Before you can dig yourself out of a debt crisis, the problem must first be acknowledged. At what point you discover the problem will determine how hard you will have to work to correct it. Whatever the case, debt problems deserve priority treatment. Money troubles will not voluntarily correct themselves.
Watch for the signs.
Savings – There is very little money in the savings account. The risks increase further with no savings account at all.
Credit Cards – How much of the credit limit is owed? If you have used or almost used up your credit limit, you have a debt problem to fix. Pay attention to the interest rates on each card. There is more money to save in the long run if you attack the higher rates first.
Juggling Money – Do you select which bills get paid each week? Household needs get priority, but how long do the others have to wait? Are you getting charged late or overdraft fees because your paycheck didn’t cover all the expenses that pay period?
Alternative Loans – Have you taken out at least one payday loan or cash advance from a credit card in order to pay a priority or other debt bill? Both of these options are expensive. If these loans are your only source of help for emergency costs, the debt crisis is an advanced problem.
Debt Load – If your total debt (minus mortgage) is 20% or more of your monthly take home income, it’s a problem. A budget can usually handle 10-15%. This amount does include the car payment. Make sure the cost of the car will not jeopardize your finances.
A good working budget will easily include a home, vehicle, utilities, gas and food. If the budget does not cover these bills, plus something extra for savings and other unexpected costs, you are living an unaffordable lifestyle. Find areas to cut back on and redirect the financial problem before it becomes a disaster.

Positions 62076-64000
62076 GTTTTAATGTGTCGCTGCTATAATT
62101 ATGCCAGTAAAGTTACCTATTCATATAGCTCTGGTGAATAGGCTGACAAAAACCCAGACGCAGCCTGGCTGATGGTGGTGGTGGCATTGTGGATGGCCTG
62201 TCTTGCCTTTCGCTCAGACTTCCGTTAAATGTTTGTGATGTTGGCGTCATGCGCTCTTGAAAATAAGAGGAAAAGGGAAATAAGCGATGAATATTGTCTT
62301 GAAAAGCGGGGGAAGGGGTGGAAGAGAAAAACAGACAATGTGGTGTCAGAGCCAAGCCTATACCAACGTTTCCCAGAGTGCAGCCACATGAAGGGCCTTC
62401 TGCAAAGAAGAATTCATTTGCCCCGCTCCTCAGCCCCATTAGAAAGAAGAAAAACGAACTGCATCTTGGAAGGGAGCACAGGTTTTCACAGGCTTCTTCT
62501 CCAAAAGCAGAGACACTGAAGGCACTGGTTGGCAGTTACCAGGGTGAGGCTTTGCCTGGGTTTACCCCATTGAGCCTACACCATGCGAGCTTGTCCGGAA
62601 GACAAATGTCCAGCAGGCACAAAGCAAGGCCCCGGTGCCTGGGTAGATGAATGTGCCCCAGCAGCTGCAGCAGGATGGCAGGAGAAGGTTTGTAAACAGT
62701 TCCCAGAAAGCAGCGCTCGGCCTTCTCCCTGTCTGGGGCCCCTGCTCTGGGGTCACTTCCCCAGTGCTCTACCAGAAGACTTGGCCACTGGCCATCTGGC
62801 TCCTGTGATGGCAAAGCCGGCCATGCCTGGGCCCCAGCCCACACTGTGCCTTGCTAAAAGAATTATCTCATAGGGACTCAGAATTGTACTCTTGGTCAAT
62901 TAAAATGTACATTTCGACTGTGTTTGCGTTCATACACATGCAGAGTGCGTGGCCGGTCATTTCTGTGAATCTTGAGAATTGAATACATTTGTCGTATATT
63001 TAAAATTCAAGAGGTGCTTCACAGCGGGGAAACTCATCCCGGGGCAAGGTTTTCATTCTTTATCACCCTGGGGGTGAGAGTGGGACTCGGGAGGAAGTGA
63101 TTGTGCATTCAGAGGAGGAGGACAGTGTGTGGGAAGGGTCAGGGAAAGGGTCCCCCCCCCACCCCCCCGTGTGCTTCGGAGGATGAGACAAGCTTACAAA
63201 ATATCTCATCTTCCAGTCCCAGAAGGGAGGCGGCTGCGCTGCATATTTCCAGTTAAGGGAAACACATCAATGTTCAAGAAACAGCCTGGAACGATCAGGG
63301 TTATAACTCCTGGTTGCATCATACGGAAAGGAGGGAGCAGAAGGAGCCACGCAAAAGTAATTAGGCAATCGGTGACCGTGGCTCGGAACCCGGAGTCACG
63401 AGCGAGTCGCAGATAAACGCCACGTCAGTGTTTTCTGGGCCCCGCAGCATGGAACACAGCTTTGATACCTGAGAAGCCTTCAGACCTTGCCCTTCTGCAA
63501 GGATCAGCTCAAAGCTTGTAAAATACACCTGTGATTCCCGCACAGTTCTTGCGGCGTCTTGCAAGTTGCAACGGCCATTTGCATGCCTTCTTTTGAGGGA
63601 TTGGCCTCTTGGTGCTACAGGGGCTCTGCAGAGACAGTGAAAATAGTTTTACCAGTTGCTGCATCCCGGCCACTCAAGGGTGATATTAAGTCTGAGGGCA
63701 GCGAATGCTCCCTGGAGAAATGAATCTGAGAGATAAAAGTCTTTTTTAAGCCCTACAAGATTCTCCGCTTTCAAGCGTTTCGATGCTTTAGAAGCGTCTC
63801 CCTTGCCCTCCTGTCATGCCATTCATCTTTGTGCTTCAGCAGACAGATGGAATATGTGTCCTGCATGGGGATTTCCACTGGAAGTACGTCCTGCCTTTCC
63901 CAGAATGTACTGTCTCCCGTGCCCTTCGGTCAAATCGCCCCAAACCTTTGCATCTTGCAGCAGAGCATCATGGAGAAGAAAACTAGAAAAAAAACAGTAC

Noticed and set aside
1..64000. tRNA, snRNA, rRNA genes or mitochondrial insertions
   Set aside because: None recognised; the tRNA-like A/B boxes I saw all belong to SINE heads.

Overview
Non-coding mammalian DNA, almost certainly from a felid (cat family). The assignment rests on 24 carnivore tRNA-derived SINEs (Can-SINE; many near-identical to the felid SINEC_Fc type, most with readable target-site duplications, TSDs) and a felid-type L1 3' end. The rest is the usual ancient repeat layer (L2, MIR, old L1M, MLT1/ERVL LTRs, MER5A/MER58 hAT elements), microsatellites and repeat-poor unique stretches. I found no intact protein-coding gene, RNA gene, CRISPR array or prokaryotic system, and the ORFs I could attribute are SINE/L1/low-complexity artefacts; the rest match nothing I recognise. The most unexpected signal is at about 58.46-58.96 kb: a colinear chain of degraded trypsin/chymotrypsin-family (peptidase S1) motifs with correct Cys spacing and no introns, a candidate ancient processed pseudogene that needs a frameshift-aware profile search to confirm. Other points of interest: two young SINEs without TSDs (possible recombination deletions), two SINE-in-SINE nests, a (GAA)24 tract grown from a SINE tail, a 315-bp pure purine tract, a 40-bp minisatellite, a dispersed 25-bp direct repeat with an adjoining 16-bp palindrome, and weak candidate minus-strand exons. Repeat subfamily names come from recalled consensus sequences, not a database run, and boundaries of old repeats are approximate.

– Stop using payday lenders completely. Even if it takes you another month to pay off the debt, do it. It is a lot of money every few weeks that your budget needs elsewhere.
– Hide the credit cards until you can get the debt paid off or at least paid down. Don’t cancel them unless you absolutely have to. Cancelling cards will hurt your credit score in a different way. If you must, cancel more recently acquired ones since longevity is favored by the credit bureaus.
– Would your budget run smoother if you traded in your car for a cheaper model and lower payment? How about a model with better gas mileage? Less expensive models cost less to fix than the fancier counterparts. Look at long term costs when purchasing a vehicle.
– Do you need to downsize your home to fit the expenses into your budget? A smaller home will help to lower monthly utility payments as well. Don’t forget to look for neighborhoods with affordable property tax rates.